In this online lesson, we cover some of the key approaches for evaluating the effectiveness of monetary policy. You may want to take a look at the lesson introducing monetary policy and the lesson for quantitative easing first.
WHAT YOU'LL STUDY IN THIS ONLINE LESSON:
Additional teacher guidance is available at the end of this lesson.
Thank you to Peter McGinn and Jon Clark for their contributions to this lesson.
HOW TO USE THIS ONLINE LESSON
Follow along in order of the activities shown below. Some are interactive game-based activities, designed to test your understanding and application of monetary policy. Others are based on short videos, including activities for you to think about and try at home, as well as some extra worksheet-based activities.
If you would like to download a simple PDF worksheet to accompany the video activities, you can download it here: Evaluating Monetary Policy. You can print it off and annotate it for your own notes, or make your own notes on a separate piece of paper to add to your school/college file.
ACTIVITY 1: VIDEO - REVIEW OF THE TYPES OF MACRO POLICY
Test yourself against "The Cube" in this quick review activity of the different types of macro policy.
ACTIVITY 2: VIDEO - MONETARY POLICY KEY TERMS
Before we can address some of the key evaluation points for monetary policy, it's important to make sure that the essential monetary policy terminology is spot on! Check your knowledge in this quick review video.
ACTIVITY 3: GAME - MULTIPLE CHOICE QUESTIONS
Test yourself against the clock with these MCQs on monetary policy.
ACTIVITY 4: VIDEO - BREAKDOWN OF THE TRANSMISSION MECHANISM
For the last decade or so, changes to Bank Rate have not been as effective as they had been in the past. The interest rate transmission mechanism has broken down in parts. This video activity takes you through some of the reasons for this.
ACTIVITY 5: READING AND THINKING TIME - INFLATION TARGETS
From the 1990s onwards, a number of Central Banks decided to introduce inflation targets as part of their monetary policy approach.
For a brief overview of the UK's inflation target, take a look at the Bank of England information here. You can follow this up with a slightly more in-depth explanation of inflation targeting from the IMF here.
Next, take a look at this article from the Federal Reserve Bank of San Franciscoon the pros and cons of inflation targeting. You could also read this opinion piece from CNBC, which considers whether inflation targets should be scrapped in light of the impact of COVID-19.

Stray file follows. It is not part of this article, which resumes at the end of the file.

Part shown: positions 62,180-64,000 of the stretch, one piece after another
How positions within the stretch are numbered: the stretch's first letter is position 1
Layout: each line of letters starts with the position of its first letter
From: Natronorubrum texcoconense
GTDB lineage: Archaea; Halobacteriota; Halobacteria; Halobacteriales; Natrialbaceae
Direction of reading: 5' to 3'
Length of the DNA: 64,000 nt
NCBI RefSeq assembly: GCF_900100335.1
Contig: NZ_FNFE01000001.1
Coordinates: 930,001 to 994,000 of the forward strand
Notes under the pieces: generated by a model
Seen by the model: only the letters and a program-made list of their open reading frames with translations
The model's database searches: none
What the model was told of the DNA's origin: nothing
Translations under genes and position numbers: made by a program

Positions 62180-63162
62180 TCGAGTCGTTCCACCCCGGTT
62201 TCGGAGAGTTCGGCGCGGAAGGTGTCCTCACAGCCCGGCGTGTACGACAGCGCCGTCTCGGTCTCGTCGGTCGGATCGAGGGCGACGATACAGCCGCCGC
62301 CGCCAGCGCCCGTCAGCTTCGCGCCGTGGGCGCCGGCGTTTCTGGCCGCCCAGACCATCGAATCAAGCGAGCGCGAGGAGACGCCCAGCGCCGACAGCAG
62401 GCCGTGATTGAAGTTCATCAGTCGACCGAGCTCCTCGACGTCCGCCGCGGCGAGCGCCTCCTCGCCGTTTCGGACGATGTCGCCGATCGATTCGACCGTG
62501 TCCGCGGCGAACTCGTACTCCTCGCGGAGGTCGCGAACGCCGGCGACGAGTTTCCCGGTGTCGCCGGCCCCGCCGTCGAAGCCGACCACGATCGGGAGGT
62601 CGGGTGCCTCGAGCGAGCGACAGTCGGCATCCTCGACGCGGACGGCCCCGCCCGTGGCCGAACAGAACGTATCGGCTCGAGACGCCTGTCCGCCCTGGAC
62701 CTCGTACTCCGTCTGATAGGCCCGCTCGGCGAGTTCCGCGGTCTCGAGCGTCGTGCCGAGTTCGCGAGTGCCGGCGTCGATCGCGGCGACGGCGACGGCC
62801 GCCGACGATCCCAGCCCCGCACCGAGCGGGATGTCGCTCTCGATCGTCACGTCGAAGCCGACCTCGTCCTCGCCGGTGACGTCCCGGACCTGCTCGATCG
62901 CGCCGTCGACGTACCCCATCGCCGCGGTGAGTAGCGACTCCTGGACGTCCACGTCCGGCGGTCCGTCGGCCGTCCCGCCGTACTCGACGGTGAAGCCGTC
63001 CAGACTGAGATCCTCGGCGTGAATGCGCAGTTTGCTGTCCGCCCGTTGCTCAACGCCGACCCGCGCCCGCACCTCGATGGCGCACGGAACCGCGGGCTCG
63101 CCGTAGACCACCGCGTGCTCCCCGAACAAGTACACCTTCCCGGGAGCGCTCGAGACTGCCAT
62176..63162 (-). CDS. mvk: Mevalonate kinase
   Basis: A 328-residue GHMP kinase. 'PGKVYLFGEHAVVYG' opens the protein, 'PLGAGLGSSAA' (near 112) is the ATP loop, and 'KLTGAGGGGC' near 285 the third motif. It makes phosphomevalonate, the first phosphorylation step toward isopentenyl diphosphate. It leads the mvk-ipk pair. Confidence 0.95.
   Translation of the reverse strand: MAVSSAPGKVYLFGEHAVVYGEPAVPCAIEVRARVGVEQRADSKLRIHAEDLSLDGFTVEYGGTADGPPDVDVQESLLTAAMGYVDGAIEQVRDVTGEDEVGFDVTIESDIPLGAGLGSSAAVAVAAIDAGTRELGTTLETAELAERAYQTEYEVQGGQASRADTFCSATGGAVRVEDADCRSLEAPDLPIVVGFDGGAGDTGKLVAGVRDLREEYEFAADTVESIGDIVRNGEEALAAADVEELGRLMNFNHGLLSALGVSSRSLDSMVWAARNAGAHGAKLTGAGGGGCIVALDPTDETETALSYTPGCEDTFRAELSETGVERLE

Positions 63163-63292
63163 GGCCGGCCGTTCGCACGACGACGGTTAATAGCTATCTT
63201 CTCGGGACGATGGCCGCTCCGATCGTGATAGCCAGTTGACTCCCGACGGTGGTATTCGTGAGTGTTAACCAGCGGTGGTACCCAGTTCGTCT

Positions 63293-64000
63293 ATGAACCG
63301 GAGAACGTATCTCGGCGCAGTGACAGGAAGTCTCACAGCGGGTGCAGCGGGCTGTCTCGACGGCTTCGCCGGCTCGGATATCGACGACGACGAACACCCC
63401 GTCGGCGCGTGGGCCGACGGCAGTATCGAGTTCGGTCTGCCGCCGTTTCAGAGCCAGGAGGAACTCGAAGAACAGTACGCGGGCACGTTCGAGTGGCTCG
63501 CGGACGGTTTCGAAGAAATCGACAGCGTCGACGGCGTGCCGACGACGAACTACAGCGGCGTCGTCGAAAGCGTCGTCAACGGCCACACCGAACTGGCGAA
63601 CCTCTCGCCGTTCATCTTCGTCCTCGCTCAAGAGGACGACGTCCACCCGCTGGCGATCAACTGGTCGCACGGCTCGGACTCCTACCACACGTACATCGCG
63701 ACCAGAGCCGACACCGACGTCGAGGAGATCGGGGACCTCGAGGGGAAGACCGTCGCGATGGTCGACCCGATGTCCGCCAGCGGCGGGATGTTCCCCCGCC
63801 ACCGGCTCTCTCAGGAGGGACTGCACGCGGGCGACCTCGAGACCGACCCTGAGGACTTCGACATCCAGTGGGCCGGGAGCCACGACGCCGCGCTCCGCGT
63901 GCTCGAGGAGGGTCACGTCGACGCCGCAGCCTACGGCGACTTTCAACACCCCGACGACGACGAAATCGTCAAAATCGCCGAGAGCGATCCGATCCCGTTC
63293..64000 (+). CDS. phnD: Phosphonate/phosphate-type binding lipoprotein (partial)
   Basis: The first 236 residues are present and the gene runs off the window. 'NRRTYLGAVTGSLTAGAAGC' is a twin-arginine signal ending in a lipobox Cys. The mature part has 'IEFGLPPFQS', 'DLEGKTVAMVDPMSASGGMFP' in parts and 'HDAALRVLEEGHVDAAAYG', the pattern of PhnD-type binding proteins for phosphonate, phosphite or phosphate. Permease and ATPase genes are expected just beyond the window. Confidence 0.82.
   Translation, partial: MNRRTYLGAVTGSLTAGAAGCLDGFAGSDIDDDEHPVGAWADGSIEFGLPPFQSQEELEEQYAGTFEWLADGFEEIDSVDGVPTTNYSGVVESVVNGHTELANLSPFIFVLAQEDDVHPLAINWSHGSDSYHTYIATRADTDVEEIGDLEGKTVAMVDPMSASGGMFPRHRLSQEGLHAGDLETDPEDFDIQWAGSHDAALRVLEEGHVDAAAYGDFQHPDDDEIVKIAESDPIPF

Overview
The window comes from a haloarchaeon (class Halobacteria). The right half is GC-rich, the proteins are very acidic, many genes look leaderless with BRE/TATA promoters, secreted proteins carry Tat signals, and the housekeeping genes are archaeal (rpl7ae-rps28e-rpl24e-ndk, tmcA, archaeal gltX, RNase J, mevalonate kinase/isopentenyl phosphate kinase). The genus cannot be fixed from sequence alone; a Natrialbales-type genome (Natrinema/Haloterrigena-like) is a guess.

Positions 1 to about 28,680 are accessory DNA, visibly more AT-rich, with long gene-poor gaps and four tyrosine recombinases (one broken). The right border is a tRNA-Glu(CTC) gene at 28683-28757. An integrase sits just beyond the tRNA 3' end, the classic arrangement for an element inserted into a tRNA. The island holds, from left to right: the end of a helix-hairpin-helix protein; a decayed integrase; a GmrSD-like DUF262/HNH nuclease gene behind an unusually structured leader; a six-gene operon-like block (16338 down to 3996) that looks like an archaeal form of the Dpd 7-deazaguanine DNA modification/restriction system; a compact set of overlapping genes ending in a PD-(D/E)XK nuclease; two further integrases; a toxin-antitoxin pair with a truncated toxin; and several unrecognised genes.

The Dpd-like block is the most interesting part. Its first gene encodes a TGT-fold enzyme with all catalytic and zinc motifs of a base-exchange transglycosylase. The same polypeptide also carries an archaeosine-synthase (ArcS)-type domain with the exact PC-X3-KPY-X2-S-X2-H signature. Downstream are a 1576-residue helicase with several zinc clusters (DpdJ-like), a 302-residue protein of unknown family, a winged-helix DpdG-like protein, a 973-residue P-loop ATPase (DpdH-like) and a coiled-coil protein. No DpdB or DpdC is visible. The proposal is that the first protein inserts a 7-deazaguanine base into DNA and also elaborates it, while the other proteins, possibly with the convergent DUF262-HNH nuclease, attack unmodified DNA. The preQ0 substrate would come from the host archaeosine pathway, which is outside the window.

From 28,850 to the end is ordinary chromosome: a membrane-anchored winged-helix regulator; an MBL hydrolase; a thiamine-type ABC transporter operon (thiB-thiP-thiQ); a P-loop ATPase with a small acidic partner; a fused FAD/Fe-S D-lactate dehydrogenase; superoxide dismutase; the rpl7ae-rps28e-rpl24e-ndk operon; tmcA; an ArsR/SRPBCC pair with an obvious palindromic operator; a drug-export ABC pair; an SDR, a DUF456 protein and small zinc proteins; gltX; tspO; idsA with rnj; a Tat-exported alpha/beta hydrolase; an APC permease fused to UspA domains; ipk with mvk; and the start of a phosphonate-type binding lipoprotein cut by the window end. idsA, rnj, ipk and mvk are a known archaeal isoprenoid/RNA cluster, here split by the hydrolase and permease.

Finally, download this tutor2u resource On Target. On the 2nd page, you will find a series of statements regarding inflation targeting as a monetary policy. Some are advantages of this approach whilst others are disadvantages. Your task is to i) organise the statements into advantages and disadvantages ii) rank those statements from "most convincing" to "least convincing".
ACTIVITY 6: GAME - INFLATION TARGETS
In this Higher or Lower game, build your knowledge of how different economies approach inflation targeting.
ACTIVITY 7: VIDEO - UNCONVENTIONAL MONETARY POLICY
When Central Banks realised that the traditional interest rate transmission mechanism was not going to be as effective as they'd hoped following the Financial Crisis of 2007-2009, they had to turn to some alternative approaches. This video introduces you to some of these unconventional approaches to monetary policy.
ACTIVITY 8: SYNOPTIC THINKING
In your A level exams, you will need to be able to use your economics in a synoptic way i.e. making connections across different aspects and topics in your course. Download this tutor2u Synoptic Assessment Mat to help you practise this skill in relation to monetary policy.
ACTIVITY 9: VIDEO - GENERAL EVALUATION POINTS FOR MONETARY POLICY
In this final video for this lesson, we take you through some of the wider evaluation points for monetary policy.
ACTIVITY 10: DATA RESPONSE
The best way to work out how well you've understood the material in the online lessons on monetary policy is to have a go at some exam-style questions! We've put together a data response set of questions that you could tackle. If you are doing AQA Economics then download this AQA-style data response. If you are doing Edexcel Economics, then download this Edexcel-style data response. If you are following an alternative specification, ask your teacher which of these is the most appropriate for you.
ACTIVITY 11: ESSAY ANALYSIS
An effective way of learning how to write good essays is to read essays that would be awarded high marks in an exam and then analyse the reasons why they would be awarded high marks. You can have a go at this for the following two essays:
Jot down some notes on the key features of these essays, and try highlighting the aspects of the essay that you might not have thought to include yourself if you had tackled that essay title.
The Bank of England has produced a number of reports which aim to compare and contrast different approaches to monetary policy. This paper focuses on comparing credit easing with quantitative easing, and is worth a read.
This transcript of a speech for the ECB considers why some commentators have regarded recent monetary policy as ineffective, and attempts to explain why they are wrong.
ADDITIONAL TEACHER GUIDANCE
This lesson comprises:
We anticipate that the "core" of the lesson would take around one hour, with an extra 90 minutes for the written tasks. For the data response activity, there is a choice between an AQA-style and an Edexcel-style data response. Please advise your students which is the most appropriate for them, especially if you follow a different awarding body specification. You can find suggested answers to the AQA DR here and to the Edexcel DR here.
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